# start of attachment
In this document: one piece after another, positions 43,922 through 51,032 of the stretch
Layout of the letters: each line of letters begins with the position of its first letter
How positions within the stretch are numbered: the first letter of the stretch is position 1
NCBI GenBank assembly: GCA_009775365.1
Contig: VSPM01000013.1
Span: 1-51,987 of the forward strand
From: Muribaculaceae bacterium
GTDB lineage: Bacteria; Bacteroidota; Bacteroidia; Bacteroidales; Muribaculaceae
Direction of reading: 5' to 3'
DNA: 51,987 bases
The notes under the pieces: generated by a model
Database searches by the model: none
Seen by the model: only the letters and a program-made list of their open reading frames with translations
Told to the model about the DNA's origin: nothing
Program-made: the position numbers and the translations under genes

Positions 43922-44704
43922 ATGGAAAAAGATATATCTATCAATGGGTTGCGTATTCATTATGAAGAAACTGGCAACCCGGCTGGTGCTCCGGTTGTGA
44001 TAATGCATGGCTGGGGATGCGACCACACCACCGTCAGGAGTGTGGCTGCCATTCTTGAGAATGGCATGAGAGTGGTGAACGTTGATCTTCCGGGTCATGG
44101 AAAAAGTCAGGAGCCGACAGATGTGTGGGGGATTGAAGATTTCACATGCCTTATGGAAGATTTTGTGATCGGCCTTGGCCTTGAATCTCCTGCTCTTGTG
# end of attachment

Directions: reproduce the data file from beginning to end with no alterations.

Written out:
In this document: one piece after another, positions 43,922 through 51,032 of the stretch
Layout of the letters: each line of letters begins with the position of its first letter
How positions within the stretch are numbered: the first letter of the stretch is position 1
NCBI GenBank assembly: GCA_009775365.1
Contig: VSPM01000013.1
Span: 1-51,987 of the forward strand
From: Muribaculaceae bacterium
GTDB lineage: Bacteria; Bacteroidota; Bacteroidia; Bacteroidales; Muribaculaceae
Direction of reading: 5' to 3'
DNA: 51,987 bases
The notes under the pieces: generated by a model
Database searches by the model: none
Seen by the model: only the letters and a program-made list of their open reading frames with translations
Told to the model about the DNA's origin: nothing
Program-made: the position numbers and the translations under genes

Positions 43922-44704
43922 ATGGAAAAAGATATATCTATCAATGGGTTGCGTATTCATTATGAAGAAACTGGCAACCCGGCTGGTGCTCCGGTTGTGA
44001 TAATGCATGGCTGGGGATGCGACCACACCACCGTCAGGAGTGTGGCTGCCATTCTTGAGAATGGCATGAGAGTGGTGAACGTTGATCTTCCGGGTCATGG
44101 AAAAAGTCAGGAGCCGACAGATGTGTGGGGGATTGAAGATTTCACATGCCTTATGGAAGATTTTGTGATCGGCCTTGGCCTTGAATCTCCTGCTCTTGTG